If you know a little about the Florida metal scene, then it's quite possible that you have heard of Atheist, but it's also quite possible that you haven't heard any of their music since their three albums have been pretty hard to obtain ever since their release back in the early nineties. Atheist was a band that in many ways musically was years ahead everyone else and unfortunately this resulted in the band disbanding after releasing Elements in 1993. Their unique and innovative blend of death metal, jazz and progressive elements is definitely something that takes time to get accustomed to, but it's worth the effort. Sadly the world wasn't ready for Atheist and their experiments back then, but now it's time for another try. The three albums Piece of Time [1989], Unquestionable Presence [1991] and Elements [1993] have been long out of print, but Relapse Records are about to re-release them and when I was offered the opportunity to talk to founder, guitarist and vocalist Kelly Shaefer I just couldn't say no.

Kelly Shaefer interviewed by PSL

How has the response been so far with regard to the re-issues?
It's been a lot better than expected. Everybody has been really excited about it and it's a really good collection of all the demos and albums. Relapse has done a really good job of putting them tighter with the artwork and new liner notes and new photos. The Roger Patterson demos from Unquestionable Presence. It's a really good package so everybody seems excited about it.

Was it a surprise to you that there still is such an interest for the band?
Yeah, of course. When we originally made these records we never imagined that we would be talking about them 15 years later, because people really didn't understand our music that much back then. So yeah, it's nice and a pleasant surprise that people are embracing it and it played a role in influencing some of the newer metal bands. So yeah, it's a good surprise.

What tricked the idea of re-issuing the Atheist albums?
Just in the process of turning up copies for myself I realized that people were charging over 100 American dollars for them online, so that lead just me to believe that this was all crazy. I don't think people have to pay that much for it, so we gathered together a collection and I started about two and a half years ago trying to find the right label to do a really good job on it. Relapse definitely came to the table with the most enthusiasm and they treat them almost like new releases. That's where it all kind of started and those guys did a really great job and I'm glad to have them out there again.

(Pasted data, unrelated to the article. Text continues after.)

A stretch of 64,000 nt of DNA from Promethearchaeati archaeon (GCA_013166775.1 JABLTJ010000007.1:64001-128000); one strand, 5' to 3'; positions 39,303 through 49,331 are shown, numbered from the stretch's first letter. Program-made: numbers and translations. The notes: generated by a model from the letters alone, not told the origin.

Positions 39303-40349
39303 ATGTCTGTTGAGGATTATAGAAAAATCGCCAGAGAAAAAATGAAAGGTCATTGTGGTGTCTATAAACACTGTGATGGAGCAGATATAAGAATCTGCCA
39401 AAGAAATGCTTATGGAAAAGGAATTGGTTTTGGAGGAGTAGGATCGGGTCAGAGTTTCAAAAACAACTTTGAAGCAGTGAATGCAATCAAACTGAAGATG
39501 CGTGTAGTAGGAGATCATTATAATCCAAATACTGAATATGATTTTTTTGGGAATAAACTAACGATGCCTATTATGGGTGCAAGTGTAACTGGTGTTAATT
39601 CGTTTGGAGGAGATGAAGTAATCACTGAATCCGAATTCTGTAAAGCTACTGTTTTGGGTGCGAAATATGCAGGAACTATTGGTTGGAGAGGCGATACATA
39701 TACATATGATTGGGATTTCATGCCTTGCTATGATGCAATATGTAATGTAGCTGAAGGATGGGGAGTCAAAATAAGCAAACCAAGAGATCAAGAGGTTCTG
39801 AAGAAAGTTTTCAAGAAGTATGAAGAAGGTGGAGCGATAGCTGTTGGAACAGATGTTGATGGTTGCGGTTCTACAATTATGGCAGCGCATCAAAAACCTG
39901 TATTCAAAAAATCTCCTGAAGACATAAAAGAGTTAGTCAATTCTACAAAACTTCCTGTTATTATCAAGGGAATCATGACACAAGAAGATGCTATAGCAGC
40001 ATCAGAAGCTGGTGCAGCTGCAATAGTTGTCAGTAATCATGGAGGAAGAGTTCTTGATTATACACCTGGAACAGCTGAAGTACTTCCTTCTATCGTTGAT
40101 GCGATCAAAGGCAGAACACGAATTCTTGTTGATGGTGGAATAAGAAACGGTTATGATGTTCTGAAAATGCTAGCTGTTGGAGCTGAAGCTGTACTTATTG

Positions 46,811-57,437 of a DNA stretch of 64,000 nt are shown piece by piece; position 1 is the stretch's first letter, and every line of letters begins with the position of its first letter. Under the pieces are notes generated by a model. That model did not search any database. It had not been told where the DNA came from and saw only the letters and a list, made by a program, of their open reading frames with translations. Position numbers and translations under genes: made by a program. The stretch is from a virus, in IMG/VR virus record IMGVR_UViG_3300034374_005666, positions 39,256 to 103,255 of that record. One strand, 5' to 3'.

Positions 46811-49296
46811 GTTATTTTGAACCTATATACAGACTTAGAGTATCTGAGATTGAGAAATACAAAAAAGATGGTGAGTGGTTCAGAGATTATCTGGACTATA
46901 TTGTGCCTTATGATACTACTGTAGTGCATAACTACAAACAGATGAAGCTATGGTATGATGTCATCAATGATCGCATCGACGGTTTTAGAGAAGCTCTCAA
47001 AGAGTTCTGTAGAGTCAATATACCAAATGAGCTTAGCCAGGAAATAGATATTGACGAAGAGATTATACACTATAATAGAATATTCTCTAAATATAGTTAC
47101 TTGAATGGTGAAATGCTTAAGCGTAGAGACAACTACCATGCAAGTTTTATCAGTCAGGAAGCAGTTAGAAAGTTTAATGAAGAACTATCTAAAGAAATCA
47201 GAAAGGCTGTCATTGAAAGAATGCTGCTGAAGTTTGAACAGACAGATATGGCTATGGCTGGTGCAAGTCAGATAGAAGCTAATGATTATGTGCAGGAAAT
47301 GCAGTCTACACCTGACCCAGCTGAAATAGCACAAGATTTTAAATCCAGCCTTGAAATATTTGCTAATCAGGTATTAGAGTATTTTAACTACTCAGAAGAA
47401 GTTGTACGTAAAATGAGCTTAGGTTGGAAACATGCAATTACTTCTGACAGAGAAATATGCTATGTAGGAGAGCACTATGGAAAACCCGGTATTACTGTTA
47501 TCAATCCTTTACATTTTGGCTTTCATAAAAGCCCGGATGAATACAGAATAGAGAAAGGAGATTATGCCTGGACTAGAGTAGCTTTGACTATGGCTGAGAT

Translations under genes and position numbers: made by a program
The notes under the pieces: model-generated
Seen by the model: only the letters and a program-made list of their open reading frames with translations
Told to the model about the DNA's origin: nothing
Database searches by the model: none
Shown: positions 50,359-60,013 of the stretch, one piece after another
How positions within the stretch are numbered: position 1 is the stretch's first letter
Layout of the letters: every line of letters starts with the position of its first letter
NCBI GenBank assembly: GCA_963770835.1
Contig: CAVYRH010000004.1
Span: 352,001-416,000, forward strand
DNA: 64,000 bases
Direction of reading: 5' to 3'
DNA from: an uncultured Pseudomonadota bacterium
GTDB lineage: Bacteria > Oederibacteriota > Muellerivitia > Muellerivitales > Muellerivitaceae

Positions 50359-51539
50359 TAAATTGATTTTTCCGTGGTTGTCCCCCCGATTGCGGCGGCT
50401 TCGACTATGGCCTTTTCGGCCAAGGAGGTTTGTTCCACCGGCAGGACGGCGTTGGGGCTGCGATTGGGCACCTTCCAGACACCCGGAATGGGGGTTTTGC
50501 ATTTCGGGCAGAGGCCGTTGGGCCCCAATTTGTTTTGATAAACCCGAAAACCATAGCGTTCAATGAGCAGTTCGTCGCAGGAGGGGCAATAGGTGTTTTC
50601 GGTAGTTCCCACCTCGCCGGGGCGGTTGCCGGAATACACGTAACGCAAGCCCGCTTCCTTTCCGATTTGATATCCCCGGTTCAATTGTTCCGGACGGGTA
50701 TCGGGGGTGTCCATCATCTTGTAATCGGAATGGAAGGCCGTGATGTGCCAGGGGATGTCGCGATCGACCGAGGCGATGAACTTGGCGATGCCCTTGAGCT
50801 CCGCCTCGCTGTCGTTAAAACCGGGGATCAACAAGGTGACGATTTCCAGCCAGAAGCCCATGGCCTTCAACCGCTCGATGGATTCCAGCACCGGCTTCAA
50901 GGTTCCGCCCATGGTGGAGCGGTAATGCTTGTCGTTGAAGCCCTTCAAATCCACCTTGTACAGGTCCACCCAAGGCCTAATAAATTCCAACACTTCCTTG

I remember there were some talk about reissuing them a couple of years ago, how come it has taken so long?
Well, that label kind of folded before they had a chance to come out. So there was a few, maybe 600 copies that went out, but it wasn't properly distributed. These things take time. Atheist was taken advantage of business-wise for many years so before I was going to jump into another deal I wanted to make sure that it was the right situation so it takes a little bit of time, but it's definitely worth it to have it done correctly.

Are you still in touch with the Steve Flynn and Randy Burkey?
Absolutely, we talk all the time. I'm actually producing Steve's new band's demo on August 28th. He's new band is called Gnostic. I'm going to Atlanta to work with him. It will be his first recording since Unquestionable Presence so I think it's going to be really good and people should watch out for it. Initially it will be a part of Starfactory Records, which is my indie label that I just started this year and so we're going to shop the demo around to some labels after its done, so everybody should watch for it for sure.

Have you thought of reforming Atheist?
We'll never make another record, but there is a good chance that if the right situation came up that we would do some festivals next year, maybe. We have been talking about it and everybody is really into it. If the response sort of want us to return then I definitely would like to play those songs again, but for us to make another record would be stupid. I mean that would be sort of jading the integrity of what we made. We're just different people now so we wouldn't possible be able to write that kind of record. I'm not saying that we won't play and record together in the future in a different band. I would love to jam with Flynn and Burkey again. Atheist is Atheist and we want to leave it alone and leave it's legacy alone and not change it by trying to recreate what happened 10-15 years ago.

I read somewhere that you actually reformed the band in 2000 with Randy Burkey and drummer Jason West. Is that correct?
No, that's false. Jason West played in my band Neurotica, but we never reformed Atheist.

Are you involved in other bands/projects at the moment?